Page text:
Articles inspire people to help young offenders
Kim Cheol-ho, chief executive of Bonjuk, a traditional rice porridge franchise, knows what it’s like to start from scratch.
It was the winter of 1989 when Kim came to Seoul with just 1 million won in his pocket. As an entrepreneur, he started selling body care products but after seven years, the Asian financial crisis broke out and his company collapsed.
To recover from bankruptcy, he became a street vendor, selling hotteok, hot Korean pancakes stuffed with brown sugar.
“If it weren’t for my cousins and friends that offered me help, it would have been difficult for me to regain the strength to live on,” Kim reminisced. “I made a promise to myself that the hardships would pass one day if I kept the will to overcome.”
He also told himself that once he returned to solvency, he would help others as people had once helped him. With the money he earned from selling hotteok on the streets, he opened a little juk (rice porridge) place in a back alley of Daehangno, central Seoul.
He now runs the biggest juk franchise in Korea with 1,200 stores nationwide.
The chance for payback came to Kim recently after he read an article in the JoongAng Ilbo on juvenile detention centers featuring Lee Joong-myeong, the chairman of the Korea Juvenile Protection Association.
Inspired, Kim resolved to also help troubled young people. He decided to offer free cooking lessons to those juveniles who had brushes with the law and little practical hope in life.
Kim also plans on hiring the youths to work at Bonjuk’s Chungmuro branch, which is scheduled to open early next month. Profits from this store will be donated to the Juvenile Protection Association.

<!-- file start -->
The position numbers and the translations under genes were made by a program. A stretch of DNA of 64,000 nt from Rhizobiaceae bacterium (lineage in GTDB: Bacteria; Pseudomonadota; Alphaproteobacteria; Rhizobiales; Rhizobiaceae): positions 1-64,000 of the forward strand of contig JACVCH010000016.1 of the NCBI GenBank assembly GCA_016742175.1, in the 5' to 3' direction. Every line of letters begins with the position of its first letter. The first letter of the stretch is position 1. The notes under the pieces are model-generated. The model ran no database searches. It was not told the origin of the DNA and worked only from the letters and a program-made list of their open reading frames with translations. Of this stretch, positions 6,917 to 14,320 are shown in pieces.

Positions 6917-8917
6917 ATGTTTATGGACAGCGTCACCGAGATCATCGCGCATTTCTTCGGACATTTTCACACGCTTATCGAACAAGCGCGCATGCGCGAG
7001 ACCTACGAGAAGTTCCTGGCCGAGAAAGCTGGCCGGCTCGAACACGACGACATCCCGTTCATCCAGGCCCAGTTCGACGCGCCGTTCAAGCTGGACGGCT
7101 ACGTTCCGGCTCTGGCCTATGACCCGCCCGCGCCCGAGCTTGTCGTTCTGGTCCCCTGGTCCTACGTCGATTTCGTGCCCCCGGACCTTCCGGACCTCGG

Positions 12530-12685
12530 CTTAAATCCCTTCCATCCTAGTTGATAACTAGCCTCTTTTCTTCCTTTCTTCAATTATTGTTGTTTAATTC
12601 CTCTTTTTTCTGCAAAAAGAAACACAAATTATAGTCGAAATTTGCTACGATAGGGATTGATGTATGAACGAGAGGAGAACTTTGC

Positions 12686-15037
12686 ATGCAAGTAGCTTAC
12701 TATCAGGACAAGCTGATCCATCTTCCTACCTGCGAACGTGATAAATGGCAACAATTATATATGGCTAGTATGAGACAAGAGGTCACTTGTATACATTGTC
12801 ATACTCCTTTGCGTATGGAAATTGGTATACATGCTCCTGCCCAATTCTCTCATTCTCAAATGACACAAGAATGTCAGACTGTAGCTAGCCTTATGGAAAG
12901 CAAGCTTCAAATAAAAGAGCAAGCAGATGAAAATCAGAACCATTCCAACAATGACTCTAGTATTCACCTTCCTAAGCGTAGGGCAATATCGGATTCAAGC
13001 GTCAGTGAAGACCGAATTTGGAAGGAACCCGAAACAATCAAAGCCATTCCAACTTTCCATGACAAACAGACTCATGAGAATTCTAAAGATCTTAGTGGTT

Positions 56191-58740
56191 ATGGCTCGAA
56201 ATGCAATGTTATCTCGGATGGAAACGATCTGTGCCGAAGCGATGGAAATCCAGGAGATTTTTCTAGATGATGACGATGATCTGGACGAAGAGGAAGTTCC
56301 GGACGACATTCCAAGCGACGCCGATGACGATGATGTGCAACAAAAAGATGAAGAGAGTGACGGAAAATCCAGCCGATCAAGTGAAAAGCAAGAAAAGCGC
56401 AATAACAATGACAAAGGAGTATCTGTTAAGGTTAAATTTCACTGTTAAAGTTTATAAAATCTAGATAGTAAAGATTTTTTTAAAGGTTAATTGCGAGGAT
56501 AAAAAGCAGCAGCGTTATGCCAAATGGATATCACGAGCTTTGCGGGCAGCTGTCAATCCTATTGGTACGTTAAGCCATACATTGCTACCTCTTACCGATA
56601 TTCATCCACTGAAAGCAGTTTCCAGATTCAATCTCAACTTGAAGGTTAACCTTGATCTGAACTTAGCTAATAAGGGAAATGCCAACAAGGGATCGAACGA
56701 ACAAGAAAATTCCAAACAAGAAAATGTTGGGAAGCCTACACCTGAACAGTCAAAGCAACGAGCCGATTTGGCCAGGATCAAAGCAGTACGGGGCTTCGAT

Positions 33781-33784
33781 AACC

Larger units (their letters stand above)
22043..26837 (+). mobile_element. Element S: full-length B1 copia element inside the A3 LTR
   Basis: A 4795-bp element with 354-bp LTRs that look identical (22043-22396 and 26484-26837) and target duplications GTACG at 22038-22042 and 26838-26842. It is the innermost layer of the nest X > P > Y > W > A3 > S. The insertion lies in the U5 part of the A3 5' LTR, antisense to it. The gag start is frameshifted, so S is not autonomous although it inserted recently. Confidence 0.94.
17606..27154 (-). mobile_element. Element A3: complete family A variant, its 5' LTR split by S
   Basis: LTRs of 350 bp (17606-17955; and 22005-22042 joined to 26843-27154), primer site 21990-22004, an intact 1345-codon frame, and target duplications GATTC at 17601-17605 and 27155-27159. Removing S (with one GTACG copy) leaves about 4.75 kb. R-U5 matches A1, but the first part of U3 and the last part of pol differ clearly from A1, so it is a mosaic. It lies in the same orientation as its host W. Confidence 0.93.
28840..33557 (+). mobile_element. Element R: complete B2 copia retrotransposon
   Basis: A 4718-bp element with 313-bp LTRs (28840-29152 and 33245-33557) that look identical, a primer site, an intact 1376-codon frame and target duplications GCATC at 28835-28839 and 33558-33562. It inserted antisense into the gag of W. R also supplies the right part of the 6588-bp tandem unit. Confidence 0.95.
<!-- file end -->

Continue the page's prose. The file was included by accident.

Following the recent two-part series published by the JoongAng Ilbo and the Korea JoongAng Daily, other Koreans from a number of circles have reached out to help juveniles regain the courage and footing to turn around their lives.
According to the Korea Juvenile Protection Association, around 300 officials from academia, business and cultural areas have said they would like to help unfortunate youths following their discharged from detention centers.
“I was moved by the article,” said Hwang Myung-soo, a former executive of a mid-sized firm. “It made me think of my school years when I had to tutor the child of wealthy rich family to earn my tuition.”
Hwang wrote a letter to the association saying he would like to help and contributed some 45 million won.
Others like Kim Woo-sik, former Deputy Prime Minister; Sohn Sook, managing director of Beautiful Store; and Kim Jang-hwan, chairman of the Far East Broadcasting Company, have also expressed their willingness to give lectures to the juveniles.
“I hope sharing my past experiences with these teenagers will help them be inspired,” said former Deputy Prime Minister Kim.
By Kim Ki-hwan [firstname.lastname@example.org]